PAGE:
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Lungfishes and Ancestral Tetrapods. Lecture 8a. Take your time, I can do this all day. Superclass Gnathostomata. Class Placodermi. Class Chondrichthyes. Class Sarcopterygii. Subclass Elasmobranchii. Subclass Holocephali. Sublass Dipnoi. Lungfish. Placoderms. Coelacanth. Rays.

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Lungfishes and Ancestral Tetrapods


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    1. Lungfishes and Ancestral Tetrapods Lecture 8a Take your time, I can do this all day.

    2. SuperclassGnathostomata Class Placodermi Class Chondrichthyes Class Sarcopterygii Subclass Elasmobranchii Subclass Holocephali SublassDipnoi Lungfish Placoderms Coelacanth Rays Sharks Chimaeras Tetrapods

    3. Subclass Dipnoi: Lungfishes • Originated ~400 mya • Common until ~225 mya • Most were marine • Six extant species

    4. Subclass Dipnoi: Lungfishes • Originally classified as amphibians • “The lungfishes have singularly embarrassed taxonomists!” – Duvernoy 1846 • Have paired lungs—obligate air breathers • Extend ventrally off pharynx • Extend most of body length • Composed of many air sacs • Gills are reduced structures • Naso-pharyngeal connection Why would a fish need to evolve air breathing?

    5. Subclass Dipnoi: Lungfishes • Estivation—up to 4 years (usually ~7 months) • Fills chamber with mucus  forms cocoon • Metabolism slows • Convert ammonia  urea

    6. Subclass Dipnoi: Lungfishes

    7. The Transition to Land • Tiktaalik—biggest fossil discovery in decades • Findings published in 2006 • Fossils from 380 mya, 12 million years before first tetrapod (amphibian) fossils • Found in alluvial deposits

    8. The Transition to Land • Shared common ancestor with lungfishes • Lobed fins with rays • Loss of dorsal/anal fins • Transition pectoral skeleton • Up to 9 feet long • No bony operculum • Mobile neck • Functioning wrist joint • Primitive digits

    9. Lecture 8b Marine Reptiles

    10. Sea Turtle—life cycle

    11. Sea turtle anatomy • Carapace—fused to backbone • Fused-bony scutes • Keratin coating • Ventral plastron • Limbs modified  flippers • No true teeth—keratin beak

    12. Evolutionary history Originated 120 mya • Evolved from more terrestrial form Five major lineages existed—three went extinct 65 mya Seven living species Leatherbacks diverged >100 mya

    13. Diversity & Diet • Carapace covered by leathery skin • Thousands of tiny bones beneath • Jellyfish diet—dive up to 4,000 ft. • Weigh up to 2,000 lbs. Leatherback • Average adult weight—300 lbs. • 2nd largest • Adults nearshore—herbivorous • Mostly south of Carolinas Green • Average adult weight—250 lbs. • Adults nearshore—carnivorous • Bigger head/jaws • Migrate up east coast Loggerhead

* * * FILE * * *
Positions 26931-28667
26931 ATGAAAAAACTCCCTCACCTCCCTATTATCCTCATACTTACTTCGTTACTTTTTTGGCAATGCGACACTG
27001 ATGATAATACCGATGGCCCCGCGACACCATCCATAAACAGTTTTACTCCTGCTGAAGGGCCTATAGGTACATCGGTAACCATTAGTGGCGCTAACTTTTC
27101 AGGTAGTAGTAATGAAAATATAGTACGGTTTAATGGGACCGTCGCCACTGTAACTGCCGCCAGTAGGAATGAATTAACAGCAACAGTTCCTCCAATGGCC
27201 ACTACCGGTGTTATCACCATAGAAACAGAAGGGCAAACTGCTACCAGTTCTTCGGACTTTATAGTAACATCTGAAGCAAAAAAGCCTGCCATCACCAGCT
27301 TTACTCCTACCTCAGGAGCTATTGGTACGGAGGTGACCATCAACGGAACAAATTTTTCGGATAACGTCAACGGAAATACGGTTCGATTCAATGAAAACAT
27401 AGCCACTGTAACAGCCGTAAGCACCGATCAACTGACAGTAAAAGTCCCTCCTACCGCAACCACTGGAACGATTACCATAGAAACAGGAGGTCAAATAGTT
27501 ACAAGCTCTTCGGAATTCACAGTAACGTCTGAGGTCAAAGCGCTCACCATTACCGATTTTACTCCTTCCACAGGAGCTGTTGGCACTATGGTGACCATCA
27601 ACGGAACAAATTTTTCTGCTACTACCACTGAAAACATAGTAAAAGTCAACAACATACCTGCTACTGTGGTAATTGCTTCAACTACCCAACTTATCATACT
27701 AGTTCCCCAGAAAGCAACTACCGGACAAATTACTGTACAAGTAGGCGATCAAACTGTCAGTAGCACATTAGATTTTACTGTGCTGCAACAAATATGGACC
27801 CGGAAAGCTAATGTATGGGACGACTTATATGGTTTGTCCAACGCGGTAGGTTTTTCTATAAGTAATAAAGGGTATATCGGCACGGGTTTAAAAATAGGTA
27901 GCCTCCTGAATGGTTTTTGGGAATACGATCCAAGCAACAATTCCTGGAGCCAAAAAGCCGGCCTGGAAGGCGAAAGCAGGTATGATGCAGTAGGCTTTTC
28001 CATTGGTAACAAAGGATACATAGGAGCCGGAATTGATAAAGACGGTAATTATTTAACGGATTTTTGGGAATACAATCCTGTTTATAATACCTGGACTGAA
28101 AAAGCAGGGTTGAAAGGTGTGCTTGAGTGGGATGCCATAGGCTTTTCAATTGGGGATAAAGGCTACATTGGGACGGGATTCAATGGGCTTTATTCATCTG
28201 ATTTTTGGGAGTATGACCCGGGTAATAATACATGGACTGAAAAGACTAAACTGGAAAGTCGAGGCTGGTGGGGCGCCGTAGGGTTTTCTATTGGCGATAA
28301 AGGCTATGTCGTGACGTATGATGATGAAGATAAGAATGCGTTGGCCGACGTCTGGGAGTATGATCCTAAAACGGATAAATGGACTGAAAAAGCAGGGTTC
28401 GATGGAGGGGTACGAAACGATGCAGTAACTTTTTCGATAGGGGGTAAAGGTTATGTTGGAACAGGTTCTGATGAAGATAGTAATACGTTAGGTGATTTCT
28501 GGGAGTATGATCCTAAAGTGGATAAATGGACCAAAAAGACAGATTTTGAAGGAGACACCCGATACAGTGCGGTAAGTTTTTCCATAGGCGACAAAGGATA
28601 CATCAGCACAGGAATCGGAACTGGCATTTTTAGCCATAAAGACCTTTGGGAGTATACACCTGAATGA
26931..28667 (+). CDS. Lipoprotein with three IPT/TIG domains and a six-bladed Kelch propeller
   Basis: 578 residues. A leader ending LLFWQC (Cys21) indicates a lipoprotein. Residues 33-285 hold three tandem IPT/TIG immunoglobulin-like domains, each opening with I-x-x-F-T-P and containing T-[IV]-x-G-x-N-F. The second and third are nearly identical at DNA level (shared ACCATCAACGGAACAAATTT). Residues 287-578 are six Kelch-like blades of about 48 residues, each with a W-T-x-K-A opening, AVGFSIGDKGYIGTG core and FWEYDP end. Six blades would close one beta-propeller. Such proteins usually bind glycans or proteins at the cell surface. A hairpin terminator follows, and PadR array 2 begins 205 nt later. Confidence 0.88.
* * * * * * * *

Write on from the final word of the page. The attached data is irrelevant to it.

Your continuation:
14. Osmoregulation • Keratin in skin (scales)—water tight • Salt gained when feeding • Papillae— • Muscular esophagus— • Kidneys have no water re-absorption ability • Tear gland modified into salt gland • Urine consists of NH3 and urea

    15. What are some issues a deep diving sea turtle faces? What adaptations might sea turtles possess to equip them for deep diving?

    16. Diving & Breathing • Only spend 5% of time at surface • Dive duration—20 to 50 minutes • Basking— • Surface interval < 5 sec. • High tidal volume of lungs— • Up to 10x other reptiles • Large airways—networked • Breathing is active • Body muscles ventilate lungs http://www.youtube.com/watch?v=8nmmYAtmag0

    17. Diving & Breathing—leatherbacks • Dive > 5x the depth of other species • Flexible plastron • > 50% of O2 is stored in blood & tissue • Much higher concentration of blood cells • Other species store most O2 in lungs • Dive duration shorter

    18. Evolution of the heart

    19. Can sea turtles get the bends? • The bends—N2 under pressure dissolves into blood • Comes out of solution during rapid ascent • Sea turtle lungs collapse at depth • Compressed air restricted to fortified airways • non-respiratory surfaces • Pulmonary artery constricts • Blood flow to lungs restricted Reptiles have 3-chambered heart with incomplete partition

    20. Reproduction Age at maturity varies by species • 15 to 40 years • Max lifespan 50 to 80 years • Females do not reproduce annually • 2-3 year intervals • Replenish fat • Males more often Aging sea turtles

    21. Reproduction—Mating behavior • Males are aggressive with females • Also bite each other • May remain coupled > 1 hour • Males well endowed—bifurcated penis • Females mate with multiple males • Sperm stored

    22. Reproduction—Nesting • Foraging & mating/nesting typically in different locations • Most species nest in Florida or Caribbean • Loggerheads more widespread • Nesting occurs during warmer half of year • 1 to 2 hours • Females nest innatal region • Advantage? Arribadas!

    23. Reproduction—Nesting Females produce multiple clutches in a breeding year • Leatherbacks—6 times; Kemp’s Ridley—2 times • Resting interval 10 to 30 days • Number and size of eggs varies by species • Leatherback—80 eggs, 75 g each • Hawksbill—130 eggs, 25 g each • Eggs hatch after 45 to 75 days • Depends on species and temperature

    24. Reproduction—Hatching • Clutch hatches together • Early evening—cooler & tougher for predators • “Hatchling Frenzy”— • Hatchlings orient towards brightness • In coastal water orient into waves • Offshore use magnetic orientation

    25. Migration • Populations have common nesting grounds • Foraging areas differ • Population mixing on foraging grounds Loggerheads

    26. Migration • International cooperation important for sea turtle recovery Leatherbacks

    27. Threats to sea turtles Low reproductive output & low offspring survival Natural mortality Fisheries bycatch

    28. Threats to sea turtles Legal harvesting Poor nesting areas Poaching Boat strikes Tortoiseshell